The creative team behind this coming-of-age comedy dive into real social problems
Film | Jorge Ignacio Castillo
I Like Movies
Opens April 7
There’s a line in I Like Movies that lets you know from the outset this is not your traditional made-in-Canada coming-of-age movie. When asked why he wouldn’t consider a local film school, the protagonist — a hardcore teen cinephile — replies “because I don’t want to be a Canadian filmmaker. I want to be a filmmaker.”
It’s a funny line that packs a punch, and is probably the reason the Canadian Screen Awards snubbed I Like Movies despite a remarkable festival run and a Best Picture win at the Vancouver Film Critics Circle awards.
Set in Burlington, ON in 2003, I Like Movies revolves around Lawrence (Isaiah Lehtinen), a difficult 17-year-old obsessed with studying film at NYU’s Tisch School of the Arts — never mind that his single mother can barely make ends meet, and he’s a less than stellar student who refuses to take advantage of opportunities available to him, like making his school’s graduation video.
To help pay his tuition at NYU, Lawrence realizes he needs to make money, so he gets a job at a video rental store. Despite his coarseness, limited work ethic and all around snobbery, his not much older manager Alana (Romina D’Ugo) finds in Lawrence a kindred spirit.
Writer/director (and reformed film critic) Chandler Levack puts together a compelling growing-up story, with plenty of laughs but also tremendous pathos. Lawrence suffers panic attacks when reality is too much to deal with and Alana has a dark backstory she hasn’t fully processed. As chance would have it breakout Wednesday alum, Percy Hynes White, has a pivotal role as Lawrence’s best friend slowly coming to the realization his buddy is extremely toxic.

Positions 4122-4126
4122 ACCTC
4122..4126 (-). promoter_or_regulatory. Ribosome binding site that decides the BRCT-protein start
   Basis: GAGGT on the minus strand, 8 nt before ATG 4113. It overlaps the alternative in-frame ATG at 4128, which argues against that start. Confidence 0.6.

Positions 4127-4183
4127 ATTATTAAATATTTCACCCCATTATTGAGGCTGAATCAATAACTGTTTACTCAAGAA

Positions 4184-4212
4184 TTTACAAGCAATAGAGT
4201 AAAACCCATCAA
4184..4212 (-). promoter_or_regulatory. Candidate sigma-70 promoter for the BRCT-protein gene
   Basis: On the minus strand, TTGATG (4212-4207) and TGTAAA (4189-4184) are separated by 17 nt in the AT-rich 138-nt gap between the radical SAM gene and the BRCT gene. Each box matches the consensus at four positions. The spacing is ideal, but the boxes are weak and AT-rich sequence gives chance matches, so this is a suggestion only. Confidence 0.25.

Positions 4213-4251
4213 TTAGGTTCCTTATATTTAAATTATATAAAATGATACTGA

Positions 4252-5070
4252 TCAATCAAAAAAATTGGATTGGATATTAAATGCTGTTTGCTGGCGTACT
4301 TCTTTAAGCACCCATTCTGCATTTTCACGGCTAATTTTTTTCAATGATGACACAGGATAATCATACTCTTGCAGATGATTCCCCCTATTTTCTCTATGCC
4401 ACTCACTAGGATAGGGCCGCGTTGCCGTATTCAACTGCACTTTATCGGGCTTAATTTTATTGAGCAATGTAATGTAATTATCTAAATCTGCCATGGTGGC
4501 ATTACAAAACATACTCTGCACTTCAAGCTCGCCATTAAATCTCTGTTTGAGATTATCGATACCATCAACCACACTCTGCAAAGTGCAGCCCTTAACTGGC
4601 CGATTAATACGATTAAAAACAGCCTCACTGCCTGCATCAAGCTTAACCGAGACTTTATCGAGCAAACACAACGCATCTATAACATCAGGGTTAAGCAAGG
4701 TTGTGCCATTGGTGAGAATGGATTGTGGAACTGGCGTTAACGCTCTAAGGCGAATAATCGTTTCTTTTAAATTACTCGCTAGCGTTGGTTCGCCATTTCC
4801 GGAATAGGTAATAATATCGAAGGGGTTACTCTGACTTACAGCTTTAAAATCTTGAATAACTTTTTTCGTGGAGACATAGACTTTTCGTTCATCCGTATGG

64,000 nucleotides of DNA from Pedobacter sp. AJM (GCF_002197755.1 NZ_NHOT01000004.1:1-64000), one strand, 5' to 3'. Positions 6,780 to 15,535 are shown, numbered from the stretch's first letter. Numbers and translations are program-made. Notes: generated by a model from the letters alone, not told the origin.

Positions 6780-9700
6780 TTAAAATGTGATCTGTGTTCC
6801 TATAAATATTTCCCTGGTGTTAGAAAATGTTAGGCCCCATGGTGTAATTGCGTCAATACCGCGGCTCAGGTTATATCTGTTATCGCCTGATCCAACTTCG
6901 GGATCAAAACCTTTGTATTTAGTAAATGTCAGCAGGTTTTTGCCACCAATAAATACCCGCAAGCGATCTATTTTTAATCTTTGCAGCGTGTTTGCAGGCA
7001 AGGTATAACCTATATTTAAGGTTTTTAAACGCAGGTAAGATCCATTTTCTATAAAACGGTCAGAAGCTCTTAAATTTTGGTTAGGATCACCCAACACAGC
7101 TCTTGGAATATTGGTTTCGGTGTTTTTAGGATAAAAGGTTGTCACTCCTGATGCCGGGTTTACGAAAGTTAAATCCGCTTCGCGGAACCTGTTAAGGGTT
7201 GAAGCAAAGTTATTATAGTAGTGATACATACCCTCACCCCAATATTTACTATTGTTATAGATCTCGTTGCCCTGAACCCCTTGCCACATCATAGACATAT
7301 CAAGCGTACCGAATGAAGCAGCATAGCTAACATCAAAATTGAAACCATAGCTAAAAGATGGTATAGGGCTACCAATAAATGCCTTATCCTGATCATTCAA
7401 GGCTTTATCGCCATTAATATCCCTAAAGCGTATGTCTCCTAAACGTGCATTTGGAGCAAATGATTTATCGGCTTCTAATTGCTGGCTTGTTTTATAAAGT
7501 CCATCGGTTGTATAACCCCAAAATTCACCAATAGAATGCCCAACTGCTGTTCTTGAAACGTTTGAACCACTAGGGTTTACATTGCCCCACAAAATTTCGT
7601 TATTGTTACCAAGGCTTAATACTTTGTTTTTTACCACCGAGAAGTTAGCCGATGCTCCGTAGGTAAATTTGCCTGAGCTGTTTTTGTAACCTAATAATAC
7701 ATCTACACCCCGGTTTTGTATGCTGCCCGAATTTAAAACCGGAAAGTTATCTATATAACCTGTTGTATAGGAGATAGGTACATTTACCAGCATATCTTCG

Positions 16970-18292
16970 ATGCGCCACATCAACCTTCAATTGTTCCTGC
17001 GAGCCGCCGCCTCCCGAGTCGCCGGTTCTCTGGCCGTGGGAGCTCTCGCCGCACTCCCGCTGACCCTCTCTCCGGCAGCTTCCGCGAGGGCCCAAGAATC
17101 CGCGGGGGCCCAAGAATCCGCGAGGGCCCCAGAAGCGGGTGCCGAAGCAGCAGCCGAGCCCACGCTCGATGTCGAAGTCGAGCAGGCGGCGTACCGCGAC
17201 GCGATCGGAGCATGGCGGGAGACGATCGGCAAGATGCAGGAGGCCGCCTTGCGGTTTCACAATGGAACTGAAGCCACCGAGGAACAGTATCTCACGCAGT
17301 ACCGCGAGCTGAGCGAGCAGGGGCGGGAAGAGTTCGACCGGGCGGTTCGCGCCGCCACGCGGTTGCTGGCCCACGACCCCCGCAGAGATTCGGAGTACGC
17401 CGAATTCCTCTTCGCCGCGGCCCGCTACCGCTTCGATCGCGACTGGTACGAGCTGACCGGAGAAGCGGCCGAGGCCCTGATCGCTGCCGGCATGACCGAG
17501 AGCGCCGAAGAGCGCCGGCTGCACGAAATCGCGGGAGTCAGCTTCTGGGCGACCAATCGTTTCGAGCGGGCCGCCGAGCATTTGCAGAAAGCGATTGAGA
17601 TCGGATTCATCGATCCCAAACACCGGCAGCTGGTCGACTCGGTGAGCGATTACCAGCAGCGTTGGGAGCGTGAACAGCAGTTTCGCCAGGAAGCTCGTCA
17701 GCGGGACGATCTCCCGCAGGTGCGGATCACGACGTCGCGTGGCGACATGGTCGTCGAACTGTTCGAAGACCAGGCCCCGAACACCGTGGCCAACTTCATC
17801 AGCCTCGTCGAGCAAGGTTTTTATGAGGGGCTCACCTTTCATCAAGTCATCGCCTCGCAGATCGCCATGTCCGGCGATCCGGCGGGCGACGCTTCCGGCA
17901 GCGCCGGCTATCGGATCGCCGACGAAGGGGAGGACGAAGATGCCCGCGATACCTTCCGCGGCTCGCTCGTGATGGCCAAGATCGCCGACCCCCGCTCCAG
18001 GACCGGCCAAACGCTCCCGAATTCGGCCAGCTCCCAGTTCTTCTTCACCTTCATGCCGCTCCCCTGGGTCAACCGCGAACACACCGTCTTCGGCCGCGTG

I talked to Levack and Lehtinen the day the Canadian Screen Awards nominations came out. Given the traditional fare they chose to recognize (including David Cronenberg’s weakest film to date), it offered an interesting counterpoint to the movie’s main theme.
Chandler, can you unpack the “Canadian filmmaker” line for me?
Chandler Levack: There’s an internalized self-hatred in most Canadian artists. We never feel we’re good enough and growing up in the shadow of American culture doesn’t help. (Lawrence) doesn’t want to be a Canadian filmmaker because he believes it would limit his opportunities, value, and scope. I remember in high school going to Indigo and they had this giant mural “They’re Canadian, eh?” with a list of celebrity names like Ryan Gosling, Margaret Atwood, David Cronenberg. Even then you’re learning you’re only considered a worthy artist in Canada if you achieve American success.
Considering that Lawrence is a complicated character to follow —difficult, selfish, often unpleasant, how did you measure if you had gone too far?